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SCIENTIFIC METHOD OF ENQUIRY

Ch. Peidu

Dept of Library and Info. Science


Univ. of Delhi

PRESENTATION OUTLINE
Introduction Scientific Method of Inquiry (SMI) Basic Steps in SMI Characteristics of SMI Why SMI in LIS Research? Implications of SMI in LIS Research S. R. Ranganathan Scientific

Conclusion
References Qs Related to SMI asked in the Course Work Examination
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INTRODUCTION
Considering research in general sense, Merriam-Webster Online Dictionary defined it as studious inquiry or examination; especially: investigation or experimentation aimed at the discovery and implementation of facts, revision of accepted theories or laws in the light of new facts, or practical applications of such new or revised theories or laws. The term research can be defined in a broad or narrow sense. If one were to define it too narrowly to include only those areas where the scientific method of inquiry is used to establish or disestablish the truth of a given relationship one would run the risk of excluding a vast reservoir of library literature. On the other hand, if one were to give it too broad such as any conscious premeditated inquiry any investigation which seeks to increase ones knowledge of a given situation one also runs the risk of opening the floodgates for all kinds of library literature masquerading as research.
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SCIENTIFIC METHOD OF INQUIRY (SMI).


From about 15th century, mans attempt to acquire knowledge and to ascertain truth gave rise to a new type of approach which emphasized more than ever before the verification in the real world (and not only in logic) of relationships which were thought, presumed, or deduced to exist. This method of acquiring knowledge is called scientific method of inquiry, and is characterized by the use of induction, which in brief is the formulation of general principle from a number of specific individual cases. Babbie sees the SMI as a combination of the inductive and deductive methods. Charles Darwin developed this modern combination of inductive and deductive methods, with the constant movement from data to an hypothesis, to implication of the hypothesis, and back to the data again.
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SCIENTIFIC METHOD OF INQUIRY (SMI).


The terms scientific method here should not be misunderstood. for a method that is applied only used by scientist in their research, laboratory work and writings. This method is very much used in social sciences and humanities also. Essentially any method of objective research that attempts to investigate causeeffect relations between two entities is scientific one. This method can be applied to any research methodology. In other words, it means that if SMI is not applied to the research it is not research at all. There is not a concrete definition of SMI !!! It is better defined by its characteristics.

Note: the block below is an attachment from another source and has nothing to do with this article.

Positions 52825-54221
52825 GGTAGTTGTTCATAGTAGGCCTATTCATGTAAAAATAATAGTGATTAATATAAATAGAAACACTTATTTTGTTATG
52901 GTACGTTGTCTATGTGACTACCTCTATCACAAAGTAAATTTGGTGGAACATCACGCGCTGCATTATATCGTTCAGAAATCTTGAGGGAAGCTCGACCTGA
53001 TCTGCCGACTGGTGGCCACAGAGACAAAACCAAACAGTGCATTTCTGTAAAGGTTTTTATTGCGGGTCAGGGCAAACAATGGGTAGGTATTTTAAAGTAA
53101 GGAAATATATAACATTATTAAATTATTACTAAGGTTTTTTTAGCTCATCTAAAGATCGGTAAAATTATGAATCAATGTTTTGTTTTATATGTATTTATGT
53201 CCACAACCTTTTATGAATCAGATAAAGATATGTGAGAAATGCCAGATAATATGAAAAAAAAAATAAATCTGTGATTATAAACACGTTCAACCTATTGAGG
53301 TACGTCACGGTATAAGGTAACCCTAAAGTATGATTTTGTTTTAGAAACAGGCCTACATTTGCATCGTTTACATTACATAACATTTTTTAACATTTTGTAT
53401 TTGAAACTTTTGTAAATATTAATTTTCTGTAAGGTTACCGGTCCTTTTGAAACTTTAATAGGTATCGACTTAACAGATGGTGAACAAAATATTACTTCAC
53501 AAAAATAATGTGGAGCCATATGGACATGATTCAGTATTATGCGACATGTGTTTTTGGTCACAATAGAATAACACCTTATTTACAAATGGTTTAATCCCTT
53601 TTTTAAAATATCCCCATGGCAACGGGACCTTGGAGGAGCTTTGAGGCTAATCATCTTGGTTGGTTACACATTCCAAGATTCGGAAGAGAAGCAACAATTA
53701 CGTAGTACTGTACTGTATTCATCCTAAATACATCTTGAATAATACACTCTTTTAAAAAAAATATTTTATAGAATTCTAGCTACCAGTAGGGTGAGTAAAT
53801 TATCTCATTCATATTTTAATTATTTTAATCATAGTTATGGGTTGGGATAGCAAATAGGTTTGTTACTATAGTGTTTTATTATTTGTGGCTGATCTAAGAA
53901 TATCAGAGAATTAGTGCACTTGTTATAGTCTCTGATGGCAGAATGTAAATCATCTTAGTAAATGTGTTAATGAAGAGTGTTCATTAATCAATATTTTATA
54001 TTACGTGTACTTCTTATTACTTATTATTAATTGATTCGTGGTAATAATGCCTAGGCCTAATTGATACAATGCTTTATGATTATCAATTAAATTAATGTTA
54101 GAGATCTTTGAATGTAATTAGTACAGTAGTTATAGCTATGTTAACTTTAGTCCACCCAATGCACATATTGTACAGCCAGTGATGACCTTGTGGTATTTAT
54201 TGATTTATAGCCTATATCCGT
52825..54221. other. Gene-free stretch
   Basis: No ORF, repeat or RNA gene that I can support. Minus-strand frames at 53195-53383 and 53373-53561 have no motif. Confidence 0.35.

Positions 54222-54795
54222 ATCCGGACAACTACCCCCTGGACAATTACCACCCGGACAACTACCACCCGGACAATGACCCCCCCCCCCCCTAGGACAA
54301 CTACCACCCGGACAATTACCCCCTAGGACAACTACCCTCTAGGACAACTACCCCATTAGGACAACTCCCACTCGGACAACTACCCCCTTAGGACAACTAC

BASIC STEPS IN SMI


There is general consensus among researchers regarding the basic pattern of the scientific method of enquiry, but specific elements do sometimes vary. Peter Henon has very comprehensively grouped the steps involve in SMI into five components: 1st of which is reflective inquiry (problem statement, literature review and theoretical framework, logical structure, objectives, and, as appropriate, research questions and hypotheses). 2nd component is procedures, or research design and method(s) of data collection, and

3rd component centers on gathering, processing, and analyzing data.


4th component relates to issues of reliability and validity (quantitative study) or credibility, trustworthiness, transferability, dependability, and confirmability (qualitative study). 5th component is an extension of the third component: presentation of research findings.
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BASIC STEPS IN SMI


Step 1: Reflective Inquiry Step 1.1: Problem Statement - A problem statement indicates that a study has some uniqueness, has a clear focus, and addresses the value of that research being conducted. Step 1.2: Literature Review - The literature review identifies and describes key works relevant to the problem under investigation. Step 1.3: Theoretical Framework - ensures that the search for relevant literature

that concepts central to the problem under investigation are understood, and that known research
is not confined to LIS, (regardless of discipline), as appropriate, is applied. Step 1.4: Research Questions/Hypotheses the Hypothesis is a scientific guess at the nature of that relationship, established before the empirical investigation takes place and developed from the theoretical framework.

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BASIC STEPS IN SMI


Step 2: Procedures
What steps will be involved in accomplishing the study objectives? The procedures, which refer to the study design and the methods by which the researchers will study the problem, are the operational blueprint that answers the above-mentioned question. The procedures grow out of the reflective inquiry and deal with the how not the what or why of the research.

Step 2.1: Research Design - Researchers might use experimental, descriptive, correlational, or other approaches, and they might employ case studies to probe a situation in-depth and to identify variables and propositions that can serve to direct additional research.
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BASIC STEPS IN SMI


Step 3: Data Gathering, Processing and Analysing It refers to data collection, processing, analysis, and interpretation within the context of the studys objectives, research questions, and hypotheses. Be sure what you are doing before entering the field.

Make connection with the field site.


Pilot the data collection instrument. Prepare a detailed timetable of the fieldwork. Enjoy the fieldwork. Thanks the participants. Remember research and measurement are susceptible to error.
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BASIC STEPS IN SMI


Step 4: Quality/ Generalizability Issues